Norwegian Alphabet

What is Norway?

Norway is officially known as the Kingdom of Norway, which is a country located in Northern Europe. The mainland of this territory comprises the northernmost and western points of the Scandinavian Peninsula. Norway has a considerable landmass but consists of an archipelago and a remote arctic island that contains a lot of natural parks and attractions. There is some dispute over certain antarctic territories with other Nordic nations. The capital of Norway is Oslo, which is also its largest city.

Norway is an extremely developed nation and maintains the Nordic welfare model with its popular tenets. Universal healthcare and a compressive social security system are one of the core offerings of the legislature and public servants, due to its view of egalitarian ideals. In contrast to other capitalistic nations, the Norwegian state has a large influence and stake in the natural resources of the country, which includes natural gas, minerals, and petroleum. Norway is the largest producer of oil in the world if the Middle East is not taken into account.

What is the Norwegian Alphabet?

The Norwegian alphabet closely resembles the Danish alphabet, which comes together and is known as the Dano-Norwegian alphabet. It is a variant of the Latin Alphabet, with the addition of certain other accents and variations of common letters: Å, Ä, Ö. Æ and Ä.

The letters z,x,w,q, and c are, and were never used in the spelling of native words in the language. As with many other languages that have had a western influence on their development, "loan words" have made it necessary to have certain additions to Latin-based languages to smooth the transition between words. A larger difference between the Norwegian and the Danish languages is the use of the letter "C" which is a hot topic of debate in many different nations. The Danes have retained the original "s" sound for certain words and denoted it with "c" whereas Norwegian loan words were turned prentice, so where "c" is used as an "s", Norwegians would use the latter.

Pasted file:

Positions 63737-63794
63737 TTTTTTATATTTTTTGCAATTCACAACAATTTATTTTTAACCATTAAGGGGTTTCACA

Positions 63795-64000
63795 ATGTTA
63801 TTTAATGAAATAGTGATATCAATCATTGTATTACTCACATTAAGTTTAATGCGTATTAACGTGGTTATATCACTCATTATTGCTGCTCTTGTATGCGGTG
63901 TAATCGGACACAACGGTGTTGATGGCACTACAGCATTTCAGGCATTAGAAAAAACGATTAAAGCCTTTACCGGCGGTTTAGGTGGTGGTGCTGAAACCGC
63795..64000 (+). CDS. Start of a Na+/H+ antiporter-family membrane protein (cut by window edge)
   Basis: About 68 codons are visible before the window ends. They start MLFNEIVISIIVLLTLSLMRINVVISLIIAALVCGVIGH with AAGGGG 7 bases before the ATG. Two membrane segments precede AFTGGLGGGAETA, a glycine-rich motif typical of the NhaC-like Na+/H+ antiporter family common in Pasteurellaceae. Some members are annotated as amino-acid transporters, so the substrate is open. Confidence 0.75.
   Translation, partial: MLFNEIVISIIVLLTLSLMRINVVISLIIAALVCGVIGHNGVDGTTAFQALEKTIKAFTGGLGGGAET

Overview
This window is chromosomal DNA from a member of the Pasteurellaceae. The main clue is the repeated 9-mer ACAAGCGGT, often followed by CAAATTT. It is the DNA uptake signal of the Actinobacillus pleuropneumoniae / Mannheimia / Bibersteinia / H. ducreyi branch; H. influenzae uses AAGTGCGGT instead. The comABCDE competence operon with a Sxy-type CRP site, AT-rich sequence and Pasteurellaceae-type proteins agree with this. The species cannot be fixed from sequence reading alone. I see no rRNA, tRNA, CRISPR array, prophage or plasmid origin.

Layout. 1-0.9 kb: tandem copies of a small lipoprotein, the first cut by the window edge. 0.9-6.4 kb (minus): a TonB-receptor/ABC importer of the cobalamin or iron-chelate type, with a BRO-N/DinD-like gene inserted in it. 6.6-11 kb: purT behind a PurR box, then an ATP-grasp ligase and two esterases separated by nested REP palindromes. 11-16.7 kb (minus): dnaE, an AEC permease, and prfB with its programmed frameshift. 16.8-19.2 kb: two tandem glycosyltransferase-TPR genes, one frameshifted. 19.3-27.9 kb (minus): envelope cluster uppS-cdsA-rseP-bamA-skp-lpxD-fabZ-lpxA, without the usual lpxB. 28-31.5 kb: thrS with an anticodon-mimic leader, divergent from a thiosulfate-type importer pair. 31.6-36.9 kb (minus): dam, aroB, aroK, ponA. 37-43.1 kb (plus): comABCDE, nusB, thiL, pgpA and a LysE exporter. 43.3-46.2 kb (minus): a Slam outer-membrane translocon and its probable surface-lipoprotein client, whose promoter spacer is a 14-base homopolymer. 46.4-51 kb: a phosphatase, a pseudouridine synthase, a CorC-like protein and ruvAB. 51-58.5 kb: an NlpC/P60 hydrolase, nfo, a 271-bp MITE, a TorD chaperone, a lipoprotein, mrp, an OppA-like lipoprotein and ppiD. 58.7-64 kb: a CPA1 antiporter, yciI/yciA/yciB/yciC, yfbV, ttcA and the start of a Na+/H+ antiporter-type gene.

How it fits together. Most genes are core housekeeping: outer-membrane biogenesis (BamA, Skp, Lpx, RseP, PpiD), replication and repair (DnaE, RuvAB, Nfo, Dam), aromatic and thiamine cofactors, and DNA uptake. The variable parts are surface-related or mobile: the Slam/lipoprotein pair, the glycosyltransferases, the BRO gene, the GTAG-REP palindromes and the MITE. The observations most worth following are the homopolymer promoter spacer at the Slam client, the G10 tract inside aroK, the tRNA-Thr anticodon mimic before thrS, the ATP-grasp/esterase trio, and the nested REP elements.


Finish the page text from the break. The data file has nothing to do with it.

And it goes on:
History of the Norwegian Alphabet

Most of the Nordic languages were extremely similar in the past, with a few derivations in the last few hundred years. For example, one of the accented "a" sounds from the Swedish language was imported and introduced into the Norwegian language in 1917, which had already been used in formal settings since the 16th century. Finally, the Danes also adopted this sound in 1948, but the decision of where this accent would take place was never agreed upon.

In the current languages of Norwegian and Danish, W is recognized as a completely different letter from V, which was officially enacted in 1980. Before this time, W was a variation of V and used in words where it only made sense in alphabetical order. Some of these rules are not recognized in certain aspects of Danish and Norwegian society. For example, many traditional family names that date back hundreds of years will not change with the introduction of loan words and letters.